from The American Heritage® Dictionary of the English Language, 4th Edition
- n. See phloem.
- n. Bast fiber.
from Wiktionary, Creative Commons Attribution/Share-Alike License
- n. Fibre made from the phloem of certain plants and used for matting and cord.
from the GNU version of the Collaborative International Dictionary of English
- n. The inner fibrous bark of various plants; esp. of the lime tree; hence, matting, cordage, etc., made therefrom.
- n. A thick mat or hassock. See 2d Bass, 2.
from The Century Dictionary and Cyclopedia
- n. The strong inner fibrous bark of various trees, especially of species of linden (Tilia), of which the Russia matting of commerce is made.
- n. In botany, a tissue, otherwise called the liber or phloëm, formed of or containing very narrow, long, and tough flexible cells, called bast-cells or bast-fibers, and occurring most abundantly in the inner bark of dicotyledons.
- n. A rope or cord made of the inner bark of the lime-tree, or the bark made into ropes or mats. See bass, 3.
- n. Bastardy.
- Bastard; illegitimate.
- n. A name sometimes given to the portion of raw-silk fiber which envelops the fibroin: virtually the same as the sericin.
- n. A trade-name of the piassava-fiber. See bast-palm, piassava, and bass, 4.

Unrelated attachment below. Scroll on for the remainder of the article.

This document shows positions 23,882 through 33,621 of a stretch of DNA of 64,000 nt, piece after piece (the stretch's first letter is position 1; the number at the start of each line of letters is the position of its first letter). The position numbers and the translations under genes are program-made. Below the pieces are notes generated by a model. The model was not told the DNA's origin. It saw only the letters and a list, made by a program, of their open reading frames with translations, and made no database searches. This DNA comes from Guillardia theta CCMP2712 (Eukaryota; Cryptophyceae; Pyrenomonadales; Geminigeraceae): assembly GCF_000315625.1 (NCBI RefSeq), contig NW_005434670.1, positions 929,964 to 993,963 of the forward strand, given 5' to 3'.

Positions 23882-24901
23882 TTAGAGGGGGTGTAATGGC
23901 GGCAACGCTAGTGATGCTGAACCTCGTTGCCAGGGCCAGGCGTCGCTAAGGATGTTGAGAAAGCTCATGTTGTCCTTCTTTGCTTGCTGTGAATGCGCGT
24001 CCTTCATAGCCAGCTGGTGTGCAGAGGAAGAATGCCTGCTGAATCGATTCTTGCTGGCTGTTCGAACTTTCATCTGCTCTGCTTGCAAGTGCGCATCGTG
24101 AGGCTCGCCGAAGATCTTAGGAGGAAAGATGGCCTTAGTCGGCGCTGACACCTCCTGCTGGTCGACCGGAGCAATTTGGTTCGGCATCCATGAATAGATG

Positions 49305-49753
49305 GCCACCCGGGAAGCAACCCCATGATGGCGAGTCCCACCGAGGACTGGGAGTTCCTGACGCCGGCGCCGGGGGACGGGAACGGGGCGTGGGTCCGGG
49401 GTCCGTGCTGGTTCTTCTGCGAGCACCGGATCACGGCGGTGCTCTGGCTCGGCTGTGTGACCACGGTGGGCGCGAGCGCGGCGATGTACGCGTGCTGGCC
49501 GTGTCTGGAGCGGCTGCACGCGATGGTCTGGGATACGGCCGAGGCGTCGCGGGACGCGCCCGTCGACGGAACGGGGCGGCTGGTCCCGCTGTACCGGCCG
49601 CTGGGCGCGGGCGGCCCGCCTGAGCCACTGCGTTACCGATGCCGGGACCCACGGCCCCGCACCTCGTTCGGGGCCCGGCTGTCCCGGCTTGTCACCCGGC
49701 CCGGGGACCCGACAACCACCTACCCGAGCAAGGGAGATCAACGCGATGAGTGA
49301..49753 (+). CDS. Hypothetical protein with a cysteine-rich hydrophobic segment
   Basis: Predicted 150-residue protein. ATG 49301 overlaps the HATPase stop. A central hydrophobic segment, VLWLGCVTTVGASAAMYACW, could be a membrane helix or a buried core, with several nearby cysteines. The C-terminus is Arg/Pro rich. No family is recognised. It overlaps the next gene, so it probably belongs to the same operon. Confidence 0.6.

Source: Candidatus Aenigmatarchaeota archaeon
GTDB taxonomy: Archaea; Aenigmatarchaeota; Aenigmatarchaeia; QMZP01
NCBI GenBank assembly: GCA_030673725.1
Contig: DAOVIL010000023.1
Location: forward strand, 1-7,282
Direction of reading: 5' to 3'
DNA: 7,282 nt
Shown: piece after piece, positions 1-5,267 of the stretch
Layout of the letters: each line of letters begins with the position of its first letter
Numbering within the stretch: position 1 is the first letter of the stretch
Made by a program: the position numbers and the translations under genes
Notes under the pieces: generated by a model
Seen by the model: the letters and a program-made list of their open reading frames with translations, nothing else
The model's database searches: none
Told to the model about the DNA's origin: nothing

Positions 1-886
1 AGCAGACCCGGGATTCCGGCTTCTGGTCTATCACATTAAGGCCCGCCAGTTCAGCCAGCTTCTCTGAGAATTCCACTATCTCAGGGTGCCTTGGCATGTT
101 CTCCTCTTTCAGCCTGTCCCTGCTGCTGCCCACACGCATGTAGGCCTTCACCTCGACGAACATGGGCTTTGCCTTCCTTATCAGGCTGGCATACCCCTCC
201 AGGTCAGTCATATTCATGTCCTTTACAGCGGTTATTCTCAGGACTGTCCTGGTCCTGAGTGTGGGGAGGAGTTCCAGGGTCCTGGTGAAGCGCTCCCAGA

from WordNet 3.0 Copyright 2006 by Princeton University. All rights reserved.
- n. cat- or lion-headed Egyptian goddess; represents life-giving power of the sun
- n. (botany) tissue that conducts synthesized food substances (e.g., from leaves) to parts where needed; consists primarily of sieve tubes
- n. strong woody fibers obtained especially from the phloem of from various plants
The prefix "bast" is also a type of wood filament: "B*AS*ton" become "Bâton" in French or Bat in English.
But old French expression "Fils de bast" meen "Child of Packsaddle Woman" -- bast is material for packsaddle!
Making a sort of eddying circuit round the garden, he knocked over the Convolvulus-pole, tore the strips of bast from the stick that held up the white Lily, loosed all the Carnation flowers from their fastenings, broke the Rose-tree down, and levelled the Sweet-peas to the ground.
The Hashysh paste is politely termed bast, and those who sell it basty (i.e. cheerfulness).
 The stem fibers such as flax, jute, ramie are called bast fibers, and before any of them can be utilized industrially, steps have to be taken to render them free from gum.
This portion is known as the bast, and hence these fibres are known as "bast fibres".
Hashysh paste is politely termed bast, and those who sell it basty (i.e. cheerfulness).
Thus we can understand how horror-struck the nation must be at the thought of the Shah being mortally wounded while in the pious act of kneeling in reverence on passing the chain which marks the actual line where the 'bast' or sanctuary begins.
The plant has two main parts, the central core which is light and spongy like balsa wood, and the stringy outer bark called the "bast" that produces fibers.
Derives from 'bast' or 'bat', alternative names for the kind of pack-saddle used in the baggagetrains that followed an army on the move.